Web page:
Dr. Fred Schwarz, You Can Trust the Communists (to be Communists)

published by the Christian Anti-Communists Crusade
124 E. First Street
Long Beach, California
and Prentice-Hall, Inc., 1960

[On Education]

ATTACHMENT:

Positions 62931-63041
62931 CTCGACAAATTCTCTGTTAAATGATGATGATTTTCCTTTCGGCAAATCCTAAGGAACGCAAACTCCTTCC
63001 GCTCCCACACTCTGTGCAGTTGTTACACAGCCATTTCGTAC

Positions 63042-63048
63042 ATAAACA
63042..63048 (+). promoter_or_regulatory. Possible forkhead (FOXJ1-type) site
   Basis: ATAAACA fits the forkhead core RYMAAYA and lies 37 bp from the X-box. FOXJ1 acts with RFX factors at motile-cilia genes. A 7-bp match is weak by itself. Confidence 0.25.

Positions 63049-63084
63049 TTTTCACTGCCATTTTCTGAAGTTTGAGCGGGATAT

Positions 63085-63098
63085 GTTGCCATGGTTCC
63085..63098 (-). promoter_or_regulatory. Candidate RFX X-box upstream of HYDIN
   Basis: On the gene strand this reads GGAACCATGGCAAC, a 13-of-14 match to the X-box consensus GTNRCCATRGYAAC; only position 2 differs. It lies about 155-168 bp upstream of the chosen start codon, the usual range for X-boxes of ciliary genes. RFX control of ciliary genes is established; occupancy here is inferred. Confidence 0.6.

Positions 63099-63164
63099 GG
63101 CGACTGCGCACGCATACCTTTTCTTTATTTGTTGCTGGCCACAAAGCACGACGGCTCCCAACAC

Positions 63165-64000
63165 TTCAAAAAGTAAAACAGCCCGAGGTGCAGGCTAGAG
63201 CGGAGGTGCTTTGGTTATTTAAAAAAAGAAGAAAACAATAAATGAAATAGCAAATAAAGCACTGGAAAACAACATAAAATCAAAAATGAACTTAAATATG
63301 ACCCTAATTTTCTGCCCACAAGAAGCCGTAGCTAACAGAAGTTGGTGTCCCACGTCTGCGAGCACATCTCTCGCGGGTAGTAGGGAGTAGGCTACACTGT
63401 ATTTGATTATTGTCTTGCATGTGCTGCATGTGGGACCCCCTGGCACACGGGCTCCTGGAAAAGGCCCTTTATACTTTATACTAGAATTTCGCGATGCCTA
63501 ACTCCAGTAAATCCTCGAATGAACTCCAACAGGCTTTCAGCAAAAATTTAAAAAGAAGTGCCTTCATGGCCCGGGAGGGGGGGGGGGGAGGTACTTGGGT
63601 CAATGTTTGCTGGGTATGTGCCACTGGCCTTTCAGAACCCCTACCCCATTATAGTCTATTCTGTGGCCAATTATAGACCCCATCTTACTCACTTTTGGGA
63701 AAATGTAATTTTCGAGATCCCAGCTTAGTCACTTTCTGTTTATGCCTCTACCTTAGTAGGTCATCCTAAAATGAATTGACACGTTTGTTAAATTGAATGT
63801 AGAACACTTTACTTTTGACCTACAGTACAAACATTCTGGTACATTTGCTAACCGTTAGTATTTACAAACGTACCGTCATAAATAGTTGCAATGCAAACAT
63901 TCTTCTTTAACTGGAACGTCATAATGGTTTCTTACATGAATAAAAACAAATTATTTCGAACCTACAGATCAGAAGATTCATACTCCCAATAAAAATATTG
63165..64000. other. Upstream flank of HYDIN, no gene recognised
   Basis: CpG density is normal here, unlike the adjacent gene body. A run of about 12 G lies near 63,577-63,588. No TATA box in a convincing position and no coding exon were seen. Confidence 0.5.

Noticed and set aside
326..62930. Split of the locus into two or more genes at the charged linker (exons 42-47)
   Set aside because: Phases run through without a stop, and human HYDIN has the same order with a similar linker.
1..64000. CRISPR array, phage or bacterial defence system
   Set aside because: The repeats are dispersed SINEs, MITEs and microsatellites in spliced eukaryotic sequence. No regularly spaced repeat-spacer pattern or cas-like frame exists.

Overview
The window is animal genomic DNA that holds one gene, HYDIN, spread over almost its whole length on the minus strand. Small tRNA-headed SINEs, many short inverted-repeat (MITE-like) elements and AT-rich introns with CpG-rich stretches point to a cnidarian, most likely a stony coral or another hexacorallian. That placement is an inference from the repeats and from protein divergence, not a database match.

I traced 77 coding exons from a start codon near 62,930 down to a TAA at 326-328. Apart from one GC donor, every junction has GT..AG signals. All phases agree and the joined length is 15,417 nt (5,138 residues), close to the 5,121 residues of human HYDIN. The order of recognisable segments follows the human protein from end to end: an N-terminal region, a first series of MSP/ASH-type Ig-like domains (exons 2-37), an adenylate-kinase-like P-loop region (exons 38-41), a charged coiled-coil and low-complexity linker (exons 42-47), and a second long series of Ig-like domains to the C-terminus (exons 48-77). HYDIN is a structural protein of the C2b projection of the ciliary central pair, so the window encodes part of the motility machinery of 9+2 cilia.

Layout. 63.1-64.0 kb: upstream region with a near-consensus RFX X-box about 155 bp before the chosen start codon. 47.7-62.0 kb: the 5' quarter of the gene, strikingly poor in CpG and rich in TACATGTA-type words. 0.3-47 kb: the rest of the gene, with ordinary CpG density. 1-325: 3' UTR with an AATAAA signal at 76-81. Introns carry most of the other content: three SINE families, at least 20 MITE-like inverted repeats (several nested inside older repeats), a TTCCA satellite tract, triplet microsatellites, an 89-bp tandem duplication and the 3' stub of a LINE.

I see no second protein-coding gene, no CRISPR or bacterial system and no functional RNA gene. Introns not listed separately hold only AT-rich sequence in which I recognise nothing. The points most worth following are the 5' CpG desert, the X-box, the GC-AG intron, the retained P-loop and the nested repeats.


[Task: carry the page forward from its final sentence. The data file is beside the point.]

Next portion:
By a tremendous concentration on education, the Communists are today graduating in Russia alone three times as many engineers and scientists as the United States. When their China program matures, they will graduate ten times as many. They are graduating, at a rough estimate, one hundred times as many language specialists. When their China program matures, their linguistic superiority will be astronomical. A common reaction to this information is to draw comfort from the fact that in Communist countries there is no academic freedom. One of the great delusions of American educators has been that academic freedom is necessary for the achievement of material results. If a child is trained in habits of study, and then forced to study mathematics, science, and foreign languages, he will learn a lot whether the system is free or not. Regimentation and tyranny have always been able to achieve great things. The pharaohs built the pyramids; the Chinese built the Great Wall of China; Hitler achieved miracles in Germany, and there is no evidence whatsoever that he had any trouble controlling his educated classes. Under an authoritarian system of regimented education, the Germans made tremendous progress in the science of rocketry and electronics, and in the development of the jet aircraft. In a similar way, the Communists with their emphasis on science, foreign languages, and mathematics, are making tremendous progress. It is not a question of which system of education develops better balanced personalities. The question is: Which system of education will win this universal war? I was visiting an American college. Before I had been there ten minutes, the president told me with great pride of a young man who had brought glory and honor to their school. Wherever I went on the campus, I heard his praises sung. At last I met him, and a fine young man he was. His body was lithe and slender, and he stood some six, feet two inches tall. He was their leading basketball player. His skill at the game was so great that he had been chosen to go to Melbourne, Australia, to represent the United States in the Olympic Games in 1956. What an honor for the school! Frequently I asked, "Who is your leading science student?" He looked at me in wonder and amazement. He could not answer the question. To find out information like that a careful study of the records would be required. I want to make it quite clear that I have nothing against basketball. I think it is a splendid sport. The ability to project accurately an inflated spherical ball through an iron hoop is a remarkable gift indeed. However, it is difficult to envisage how ballistic missiles can be effectively stopped with basketballs. Faced as we are with a struggle for survival against an enemy who spares no effort to educate the young in those fields which will help to secure victory, it would seem that the scale of values in the American educational system might well be revised.

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